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Can Citizen Science and Low-Cost Sensors Help Improve Earth System Data?

Map showing particulate matter (PM) levels at 3 pilot project cities.

Image credit: Air Quality Citizen Science.

Prakash Doraiswamy, Research Triangle Institute

The term particulate matter (PM) refers to particles of solids and liquids, also known as aerosols, that are suspended in the air. Scientists and health officials are especially interested in PM with diameters less than 2.5 micrometers (PM2.5) near Earth's surface because particles of this size can be especially effective at reducing air quality and be harmful to human health.

Due to their ability to scatter and absorb sunlight, aerosols can be effectively observed by satellites. However, satellites tend to be most sensitive to the integrated light scattering and absorption over the entire depth of the atmosphere, deriving a quantity known as aerosol optical depth (AOD). While AOD can sometimes be used to infer the PM2.5 concentration at the surface, it is not a surface measurement. Since it is far too expensive to provide reference surface measurements everywhere on Earth we must rely on satellites to help fill in the gaps.

The objective of the Air Quality Citizen Science project is to add value to AOD measurements obtained by NASA's suite of orbiting satellites. Citizen scientists are helping to create a network of high quality, low-cost sensors (manufactured by PurpleAir) in three regions with varying levels of air quality: Los Angeles, California; Raleigh, North Carolina; and Delhi, India. The citizen scientists deploy and maintain the sensors and transmit the data that is collected to a central database. This data will help NASA validate and interpret the current state of satellite-derived AOD estimates.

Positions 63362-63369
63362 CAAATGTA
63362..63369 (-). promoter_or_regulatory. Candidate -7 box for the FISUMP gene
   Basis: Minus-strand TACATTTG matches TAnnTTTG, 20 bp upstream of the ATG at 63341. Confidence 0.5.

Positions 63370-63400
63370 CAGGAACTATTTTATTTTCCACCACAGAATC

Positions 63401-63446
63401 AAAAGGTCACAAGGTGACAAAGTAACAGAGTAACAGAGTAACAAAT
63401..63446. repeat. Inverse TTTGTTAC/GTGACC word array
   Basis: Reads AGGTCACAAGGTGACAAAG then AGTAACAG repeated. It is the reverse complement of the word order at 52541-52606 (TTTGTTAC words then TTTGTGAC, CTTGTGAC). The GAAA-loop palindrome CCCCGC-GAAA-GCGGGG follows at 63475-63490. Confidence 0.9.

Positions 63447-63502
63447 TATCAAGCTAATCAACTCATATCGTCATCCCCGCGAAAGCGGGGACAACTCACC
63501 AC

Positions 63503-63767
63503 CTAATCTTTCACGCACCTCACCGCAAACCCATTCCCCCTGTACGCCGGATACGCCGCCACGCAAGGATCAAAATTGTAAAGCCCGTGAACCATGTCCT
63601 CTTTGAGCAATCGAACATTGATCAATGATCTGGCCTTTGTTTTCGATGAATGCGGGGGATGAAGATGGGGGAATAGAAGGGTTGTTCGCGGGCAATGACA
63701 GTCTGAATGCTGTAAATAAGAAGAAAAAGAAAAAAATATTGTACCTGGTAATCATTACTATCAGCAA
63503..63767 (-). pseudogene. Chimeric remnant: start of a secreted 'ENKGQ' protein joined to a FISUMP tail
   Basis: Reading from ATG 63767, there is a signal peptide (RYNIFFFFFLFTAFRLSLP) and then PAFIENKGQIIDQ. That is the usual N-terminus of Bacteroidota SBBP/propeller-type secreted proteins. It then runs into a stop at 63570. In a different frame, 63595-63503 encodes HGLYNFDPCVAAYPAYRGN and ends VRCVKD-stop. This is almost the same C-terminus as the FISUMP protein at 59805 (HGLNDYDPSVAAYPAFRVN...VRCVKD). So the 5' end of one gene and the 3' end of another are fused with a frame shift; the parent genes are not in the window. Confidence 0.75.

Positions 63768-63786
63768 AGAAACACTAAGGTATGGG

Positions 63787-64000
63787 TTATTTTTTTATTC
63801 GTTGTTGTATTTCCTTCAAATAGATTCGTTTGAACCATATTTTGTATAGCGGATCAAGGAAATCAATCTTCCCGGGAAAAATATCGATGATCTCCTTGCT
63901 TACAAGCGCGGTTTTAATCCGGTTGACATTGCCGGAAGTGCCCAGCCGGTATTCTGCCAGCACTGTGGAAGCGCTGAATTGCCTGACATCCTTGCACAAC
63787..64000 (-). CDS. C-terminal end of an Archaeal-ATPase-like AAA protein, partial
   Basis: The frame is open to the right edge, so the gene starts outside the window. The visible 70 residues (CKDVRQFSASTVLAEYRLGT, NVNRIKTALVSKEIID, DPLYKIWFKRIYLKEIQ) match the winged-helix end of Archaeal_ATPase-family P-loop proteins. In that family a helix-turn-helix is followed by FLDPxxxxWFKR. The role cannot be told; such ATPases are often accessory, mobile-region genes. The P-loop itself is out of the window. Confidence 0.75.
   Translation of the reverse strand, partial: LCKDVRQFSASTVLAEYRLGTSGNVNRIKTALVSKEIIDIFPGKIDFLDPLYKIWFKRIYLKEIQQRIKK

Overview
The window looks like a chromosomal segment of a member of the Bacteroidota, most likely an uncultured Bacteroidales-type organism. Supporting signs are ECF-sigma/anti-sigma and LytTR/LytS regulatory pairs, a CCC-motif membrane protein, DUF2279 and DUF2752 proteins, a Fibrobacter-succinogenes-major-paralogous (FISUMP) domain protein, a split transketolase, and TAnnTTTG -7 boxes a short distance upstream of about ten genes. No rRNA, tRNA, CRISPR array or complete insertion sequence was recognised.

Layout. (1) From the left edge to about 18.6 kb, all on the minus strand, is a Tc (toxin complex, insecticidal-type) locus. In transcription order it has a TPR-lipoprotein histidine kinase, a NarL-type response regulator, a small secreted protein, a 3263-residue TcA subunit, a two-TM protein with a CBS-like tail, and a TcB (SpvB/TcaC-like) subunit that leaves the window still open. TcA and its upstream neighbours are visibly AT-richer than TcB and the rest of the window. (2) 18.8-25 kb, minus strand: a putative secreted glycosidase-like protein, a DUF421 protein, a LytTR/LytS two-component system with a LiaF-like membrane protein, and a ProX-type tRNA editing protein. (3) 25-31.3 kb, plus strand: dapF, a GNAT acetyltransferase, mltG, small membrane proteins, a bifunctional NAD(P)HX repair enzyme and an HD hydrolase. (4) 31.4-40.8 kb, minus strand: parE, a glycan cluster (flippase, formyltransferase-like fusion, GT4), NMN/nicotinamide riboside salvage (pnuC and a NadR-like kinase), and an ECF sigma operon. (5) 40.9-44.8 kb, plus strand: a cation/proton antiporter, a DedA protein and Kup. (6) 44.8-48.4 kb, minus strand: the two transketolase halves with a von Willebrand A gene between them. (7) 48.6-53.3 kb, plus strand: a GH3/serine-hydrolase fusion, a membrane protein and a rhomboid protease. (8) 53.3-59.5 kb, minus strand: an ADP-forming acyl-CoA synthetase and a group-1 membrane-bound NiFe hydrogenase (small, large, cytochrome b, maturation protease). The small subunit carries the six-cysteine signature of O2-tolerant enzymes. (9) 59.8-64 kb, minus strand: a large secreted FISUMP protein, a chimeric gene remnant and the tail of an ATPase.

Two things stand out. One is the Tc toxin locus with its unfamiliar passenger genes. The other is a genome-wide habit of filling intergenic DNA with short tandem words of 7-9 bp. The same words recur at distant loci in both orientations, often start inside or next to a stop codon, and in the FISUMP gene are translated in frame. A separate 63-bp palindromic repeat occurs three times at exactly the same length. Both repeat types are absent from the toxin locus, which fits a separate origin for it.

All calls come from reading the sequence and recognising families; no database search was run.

In addition to helping NASA missions, citizen scientists also have the opportunity to use the data to understand their own local air quality. Participants attend workshops where they learn to analyze the data and see how those data are helping NASA. With the participation of local citizen scientists, such sensor networks can provide a cost-effective and sustainable method of data collection, while enhancing NASA's mission to develop the next generation of scientists.


Update October 2019

Air Quality Citizen Science has developed a comprehensive sensor installation toolkit which includes step-by-step instructions, infographics, and guidance on sensor placement. The toolkit is currently being updated to include the basics of remote satellite data, as well as guidelines for how citizen scientists can engage with the project.

As of date, the project has deployed nearly 180 PurpleAir sensors in Southern California, including the sensors deployed during the feasibility study. Generally located northwest and southeast of Los Angeles, these sensors are collecting PM2.5 data and report approximately every two minutes to an open-access database. Two citizen-science workshops were held in Southern California region where volunteers received basic training on sensor installation and sensor data analysis and interpretation.

Map of Los Angeles, CA showing PurpleAir sensor deployment.
Los Angeles, California-area image showing an overlay of AOD gradient on sensor locations.

In addition to network deployment, the project is performing field evaluation of the sensors by collocating them next to the Federal Equivalent Method (FEM) monitors at two South Coast Air Quality Management District air monitoring stations, one in Riverside, and the other in downtown Los Angeles. The initial collocated sensor data from our feasibility study are being used to explore the development of suitable machine learning techniques for correcting sensor response.